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They say that generating the level of alternative funding now needed to strengthen and sustain the STC activities and programs in place will be very challenging. O 120 96 Limited personal time has made it difficult for some key stakeholders (especially teachers, employers, and students) to implement or participate in key STC-related activities.
For example, most teachers have very limited time to attend professional development events and meet with other teachers (especially across departments) to plan and develop integrated curriculum. This appears to be most problematic for academic teachers who feel tremendous pressure to prepare students for standardized tests. A number of LPs report that it is difficult to make the most valuable forms of WBL opportunities (e.
Some LPs state that college- bound students, who are busy fulfilling the rigorous academic requirements necessary for college admission, have very limited time to participate in elective classes and STC-related programs that would expose them to more intense STC experiences. Some admission essay editing services LPs noted that the same may be true for students in English Language Development (ELD) programs who often have to spend their elective time in remedial classes designed to strengthen their language skills. In addition, new graduation requirements, which reduce the time students may spend taking electives, may result in fewer opportunities for students to engage in STC activities.
Lack of Teacher Knowledge About How to Implement STC Curriculum Elements As mentioned in previous sections, while many teachers generally have positive attitudes about STC and some superficial knowledge about what STC is and how it can be valuable, it appears that they may still lack the concrete knowledge and skills needed to effectively plan and implement various STC-related activities and instructional practices, especially higher intensity activities and practices (e.
In addition, many high school teachers are not used to collaborating with other teachers, especially outside their program areas, due primarily to the compartmentalized structure (e. These factors may help explain why medium- and high-intensity STC activities are less widespread than more simple, easy-to-implement forms of career development activities. Cumbersome, Time-Consuminz Reporting Requirements Several non-case study LP directors complain that the reporting requirements related to STC are cumbersome, time consuming, and often confusing. Furthermore, too many data collection requirements were introduced late, making tedious backtracking necessary. The Future of STC in California In summary, the data suggest that a number of STC activities are likely to be sustained in some form within many of the LPs across the state. For example, it is likely that low-intensity career awareness activities that are relatively easy and cost-effective to implement (e. Groundhog Job Shadow Day) will continue to be offered in many schools. These activities have been adopted by many schools and school districts and do not necessarily depend on the continuing efforts of LPs. The future of more intense STC activities and programs is less certain.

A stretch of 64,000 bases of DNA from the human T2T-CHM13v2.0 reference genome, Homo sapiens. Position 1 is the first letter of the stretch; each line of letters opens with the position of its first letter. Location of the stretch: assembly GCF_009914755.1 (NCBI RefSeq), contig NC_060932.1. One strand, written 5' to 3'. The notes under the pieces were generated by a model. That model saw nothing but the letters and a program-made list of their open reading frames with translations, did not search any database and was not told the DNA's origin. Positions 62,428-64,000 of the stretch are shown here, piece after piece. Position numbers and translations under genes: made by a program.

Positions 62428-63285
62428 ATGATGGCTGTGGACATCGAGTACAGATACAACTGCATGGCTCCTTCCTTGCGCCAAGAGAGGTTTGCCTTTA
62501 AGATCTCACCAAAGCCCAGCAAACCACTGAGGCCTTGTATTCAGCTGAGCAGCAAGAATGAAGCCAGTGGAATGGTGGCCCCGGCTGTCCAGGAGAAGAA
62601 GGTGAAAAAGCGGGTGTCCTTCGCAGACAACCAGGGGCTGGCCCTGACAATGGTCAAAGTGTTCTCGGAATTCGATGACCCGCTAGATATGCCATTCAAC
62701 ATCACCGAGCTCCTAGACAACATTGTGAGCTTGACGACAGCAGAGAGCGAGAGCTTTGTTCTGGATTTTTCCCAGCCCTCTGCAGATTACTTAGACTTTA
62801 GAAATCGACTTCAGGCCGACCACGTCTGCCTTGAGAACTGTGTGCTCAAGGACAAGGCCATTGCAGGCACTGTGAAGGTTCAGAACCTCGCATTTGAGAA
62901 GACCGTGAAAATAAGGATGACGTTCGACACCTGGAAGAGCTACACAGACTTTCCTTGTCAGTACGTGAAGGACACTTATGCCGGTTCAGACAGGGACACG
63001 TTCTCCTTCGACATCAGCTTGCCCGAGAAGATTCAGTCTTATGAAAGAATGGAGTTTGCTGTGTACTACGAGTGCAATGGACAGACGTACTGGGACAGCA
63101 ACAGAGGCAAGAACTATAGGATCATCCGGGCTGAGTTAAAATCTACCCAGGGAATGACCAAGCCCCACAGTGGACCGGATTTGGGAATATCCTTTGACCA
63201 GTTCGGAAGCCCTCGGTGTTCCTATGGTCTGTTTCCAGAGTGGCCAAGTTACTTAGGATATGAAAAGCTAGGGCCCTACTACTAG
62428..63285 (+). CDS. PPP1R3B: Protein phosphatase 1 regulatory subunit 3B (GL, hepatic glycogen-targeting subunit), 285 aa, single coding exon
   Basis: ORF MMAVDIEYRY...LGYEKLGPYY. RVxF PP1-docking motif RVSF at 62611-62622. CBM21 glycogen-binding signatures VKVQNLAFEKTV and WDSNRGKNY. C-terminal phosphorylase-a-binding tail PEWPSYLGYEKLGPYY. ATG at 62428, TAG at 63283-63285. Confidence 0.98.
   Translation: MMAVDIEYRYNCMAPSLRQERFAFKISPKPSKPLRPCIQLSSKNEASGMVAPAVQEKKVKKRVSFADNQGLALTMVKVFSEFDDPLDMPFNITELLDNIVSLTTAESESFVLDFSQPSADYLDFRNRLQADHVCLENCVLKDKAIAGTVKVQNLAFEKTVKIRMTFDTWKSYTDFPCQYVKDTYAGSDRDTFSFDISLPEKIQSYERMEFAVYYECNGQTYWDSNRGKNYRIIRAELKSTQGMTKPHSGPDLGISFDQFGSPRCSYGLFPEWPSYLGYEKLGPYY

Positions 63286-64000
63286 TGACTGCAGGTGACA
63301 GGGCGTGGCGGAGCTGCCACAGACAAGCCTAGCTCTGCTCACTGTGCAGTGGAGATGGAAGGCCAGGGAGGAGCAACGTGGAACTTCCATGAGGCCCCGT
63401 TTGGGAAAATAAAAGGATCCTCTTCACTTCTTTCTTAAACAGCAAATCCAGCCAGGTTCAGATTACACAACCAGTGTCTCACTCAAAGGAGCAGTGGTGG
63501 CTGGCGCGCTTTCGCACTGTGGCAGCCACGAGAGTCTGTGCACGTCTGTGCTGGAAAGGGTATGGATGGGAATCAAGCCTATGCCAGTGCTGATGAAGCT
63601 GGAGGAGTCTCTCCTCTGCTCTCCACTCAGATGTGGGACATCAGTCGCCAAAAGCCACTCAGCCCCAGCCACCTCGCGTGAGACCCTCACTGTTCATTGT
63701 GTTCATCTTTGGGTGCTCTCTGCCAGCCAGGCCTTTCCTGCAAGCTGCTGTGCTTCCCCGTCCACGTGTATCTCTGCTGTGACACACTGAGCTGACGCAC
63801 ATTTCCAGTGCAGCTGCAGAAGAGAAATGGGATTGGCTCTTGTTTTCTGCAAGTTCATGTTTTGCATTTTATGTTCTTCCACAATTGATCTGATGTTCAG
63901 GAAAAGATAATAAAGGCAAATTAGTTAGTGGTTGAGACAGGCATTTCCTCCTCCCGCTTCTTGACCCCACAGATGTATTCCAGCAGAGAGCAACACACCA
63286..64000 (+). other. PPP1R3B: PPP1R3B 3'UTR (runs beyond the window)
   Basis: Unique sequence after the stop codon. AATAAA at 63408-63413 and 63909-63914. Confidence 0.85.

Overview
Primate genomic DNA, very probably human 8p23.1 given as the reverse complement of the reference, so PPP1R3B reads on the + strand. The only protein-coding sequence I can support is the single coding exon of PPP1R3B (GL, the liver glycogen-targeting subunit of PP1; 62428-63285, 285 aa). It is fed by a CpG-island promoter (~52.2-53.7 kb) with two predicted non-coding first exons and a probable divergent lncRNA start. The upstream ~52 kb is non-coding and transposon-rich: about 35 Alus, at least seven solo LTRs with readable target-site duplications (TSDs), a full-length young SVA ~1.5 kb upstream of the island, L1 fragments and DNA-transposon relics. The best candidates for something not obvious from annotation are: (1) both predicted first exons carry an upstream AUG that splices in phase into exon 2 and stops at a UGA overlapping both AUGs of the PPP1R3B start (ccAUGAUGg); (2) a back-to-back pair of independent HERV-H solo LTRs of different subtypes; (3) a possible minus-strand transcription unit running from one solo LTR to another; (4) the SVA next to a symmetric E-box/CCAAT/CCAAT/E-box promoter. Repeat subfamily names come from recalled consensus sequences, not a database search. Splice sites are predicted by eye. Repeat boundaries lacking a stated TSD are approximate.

The findings of this evaluation study suggest that several key conditions are necessary to support sustainability of STC in California. LPs should be aware of these key conditions as they continue to build upon their STC successes. These conditions necessary to STC sustainability represent a tall order for LPs to achieve. Nonetheless, different kinds of support are now available to help LPs attain STC sustainability. As mentioned previously, AB 1873 makes state funding available to help LPs build upon and expand STC activities and explore other sources of funding. Conclusions At the onset of this statewide evaluation study, four research questions of interest were posed.
What is the Status of STC Implementation in California? In essence, the findings of this study demonstrate that some elements of STC are taking hold within and across LPs in all regions of the state on a fairly widespread, if variable, basis.
It is also clear that the goals and principles of STC were not new to many LPs at the time that they first received STWOA funding. Eight of 13 case study LPs were established before California received STWOA funding in 1998. Similar to what is happening in other parts of the nation, education agencies are the driving force behind STC in California, with education agencies serving as the lead organizations for 12 of the 13 case study LPs.
Across the state, it appears that some key features of STC are being implemented more readily than others. For example, although the integration of academic and career-technical curriculum is considered a hallmark of STC, the statewide findings show that curriculum integration in California is sporadic outside of academies in many LPs. However, with respect to school-based learning activities, our findings show a strong focus on career awareness. Virtually every high school across the case study LPs now offers career awareness activities for students. And, substantial numbers of students reported having participated in career awareness activities by their senior year. Perhaps not surprisingly, the participation rates of California students in the more intensive types of career exploration and career-focused learning opportunities are much more limited. Moreover, some of these programs can accommodate only a small number of students. The picture for WBL activities is somewhat similar to school-based activities in that: 1) WBL is now available to students at many case study LP high schools, and 2) the less intensive WBL activities are more frequently offered and have more student participation compared to the more intensive WBL activities.